This Saturday Evening past, I decided to make a trek down to Iowa City to see Tornavalanche play at The Picador. I’d liked what I’d heard of Tornavalanche’s music so far, and having former members of Ten Grand certainly is a point in any band’s favor for me, especially when one of them is Joel “J-Hole” Anderson. Also I hadn’t been to the Picador since it was Gabe’s, but had heard that they had cleaned the place up considerably. And also I thought it might be nice to pay a visit to my old friend Sam Locke-Ward (aka “Samb Eggnog”), himself a musician of considerable note in the Iowa City area.

Going to rock shows and hanging with folks like Sam always seems to help my energy and my spirits. If I don’t get some recommended allowance of rock action in my psychological diet, I can get really in a funk and then I’m not very nice to anyone most of the time. So I’ve been trying to make a point to become a fixture on Iowa’s underground music scene lately, if not as a performer necessarily, then at least as a spectator and perhaps co-conspirator.

I arrived at Sam’s place in the early evening and he was kind of wrapped up in a Heroes marathon on the TV that he intended to watch all of. We popped out to the convenience store for some beers however, and on the way got to talking about what he’s up to with music stuff these days. Sam still heads the band Miracles Of God (sorry for the outdated website there –seems like bands don’t bother updating their regular sites anymore and instead do everything through their MySpace page. Rather a shame, that, but probably because nobody has managed to bring content management to indie bands very well yet), his wife Grace leads another band Petit Mal; they share a house with avant-folk troubadour Ed Gray (MySpace) and together the bunch of them operate the Hot Potato Records label, an operation that, small as it is, I found that I had greatly underestimated the size of once I stumbled into their merchandise-storage-slash-office room. Miracles has an upcoming tour with cult outsider-cheese crooner Harvey Sid Fisher which sounds like it will be one hell of a show.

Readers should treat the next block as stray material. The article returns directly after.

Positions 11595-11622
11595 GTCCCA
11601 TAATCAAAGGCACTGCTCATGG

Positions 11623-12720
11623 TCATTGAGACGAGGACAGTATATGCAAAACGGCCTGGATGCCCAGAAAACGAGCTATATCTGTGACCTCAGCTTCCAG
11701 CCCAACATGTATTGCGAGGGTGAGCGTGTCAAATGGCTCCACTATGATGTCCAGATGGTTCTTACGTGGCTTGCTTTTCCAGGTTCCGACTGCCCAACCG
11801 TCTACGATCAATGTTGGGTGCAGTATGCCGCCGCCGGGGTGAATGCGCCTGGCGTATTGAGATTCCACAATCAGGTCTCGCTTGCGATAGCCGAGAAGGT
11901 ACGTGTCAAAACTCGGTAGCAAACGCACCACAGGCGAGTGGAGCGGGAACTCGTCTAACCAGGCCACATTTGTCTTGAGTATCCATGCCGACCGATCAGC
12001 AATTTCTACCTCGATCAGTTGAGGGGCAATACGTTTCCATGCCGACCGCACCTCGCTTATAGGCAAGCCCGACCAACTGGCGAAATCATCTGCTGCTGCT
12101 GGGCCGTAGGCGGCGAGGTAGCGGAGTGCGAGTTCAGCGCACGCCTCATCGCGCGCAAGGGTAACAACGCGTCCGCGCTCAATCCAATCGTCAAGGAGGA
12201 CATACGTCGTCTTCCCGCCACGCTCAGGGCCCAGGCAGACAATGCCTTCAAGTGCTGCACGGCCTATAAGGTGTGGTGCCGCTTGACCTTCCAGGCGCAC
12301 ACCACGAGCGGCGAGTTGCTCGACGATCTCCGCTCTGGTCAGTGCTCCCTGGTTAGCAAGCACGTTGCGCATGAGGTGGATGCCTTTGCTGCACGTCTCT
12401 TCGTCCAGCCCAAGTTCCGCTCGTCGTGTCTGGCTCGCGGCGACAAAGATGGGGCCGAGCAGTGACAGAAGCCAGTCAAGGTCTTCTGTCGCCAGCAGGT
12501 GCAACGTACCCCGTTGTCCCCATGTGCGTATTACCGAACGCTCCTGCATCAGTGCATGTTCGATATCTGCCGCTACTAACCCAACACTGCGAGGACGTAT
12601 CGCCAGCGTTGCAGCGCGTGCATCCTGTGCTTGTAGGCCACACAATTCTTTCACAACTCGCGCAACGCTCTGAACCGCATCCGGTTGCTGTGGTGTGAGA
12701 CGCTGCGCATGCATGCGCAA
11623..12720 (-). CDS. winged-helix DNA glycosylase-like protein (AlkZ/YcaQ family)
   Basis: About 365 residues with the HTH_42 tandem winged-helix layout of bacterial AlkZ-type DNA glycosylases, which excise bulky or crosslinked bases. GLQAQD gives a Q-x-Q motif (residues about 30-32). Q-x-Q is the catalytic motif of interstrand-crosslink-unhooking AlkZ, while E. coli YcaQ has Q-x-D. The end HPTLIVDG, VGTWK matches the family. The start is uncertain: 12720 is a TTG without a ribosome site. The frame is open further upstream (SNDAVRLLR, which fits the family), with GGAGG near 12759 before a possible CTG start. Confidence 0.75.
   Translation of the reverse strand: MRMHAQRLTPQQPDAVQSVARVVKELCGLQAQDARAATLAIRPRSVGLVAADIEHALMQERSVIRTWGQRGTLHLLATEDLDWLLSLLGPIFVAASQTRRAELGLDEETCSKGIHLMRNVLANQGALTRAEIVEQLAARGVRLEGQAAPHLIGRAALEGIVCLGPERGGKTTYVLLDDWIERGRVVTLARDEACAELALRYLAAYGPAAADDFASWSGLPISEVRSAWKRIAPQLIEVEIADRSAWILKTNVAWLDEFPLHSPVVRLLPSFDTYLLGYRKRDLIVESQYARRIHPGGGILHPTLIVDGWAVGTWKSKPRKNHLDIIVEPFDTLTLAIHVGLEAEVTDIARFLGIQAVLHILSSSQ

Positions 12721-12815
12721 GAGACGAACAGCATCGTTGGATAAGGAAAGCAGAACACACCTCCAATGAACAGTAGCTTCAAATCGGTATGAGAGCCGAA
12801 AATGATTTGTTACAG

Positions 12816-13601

Once Sam and I got talking about all this, his plan of watching the Heroes Marathon got derailed for a while as he introduced me to music and video of Harvey Sid and showed me a video of a show by one of his other bands, The Kickass Tarantulas. The video was taken at the show that Libyan Hit Squad played, and watching it, I could see what Craig and the guys were talking about when they were praising this act and convinced that Iowa, or perhaps it was the Midwest, is this mecca of hardcore garage rock. The show was nuts – trashy rock played by a 9-piece band with a horn section, and the singer, a genuinely disturbing presence that probably could rival the early 70’s Iggy, screaming his heart out.

Anyway, Sam and I had a lot of fun together, just hanging out at his place talking musiciany stuff. He generously gave me CDs of Ed Gray, Petit Mal, and Harvey Sid. I told him some of my ideas about building software to help indie bands. Looking around the merch/office room of Hot Potato Records, I was convinced yet again that there’s seriously a need for that kind of thing, especially if it isn’t a pain in the ass to use.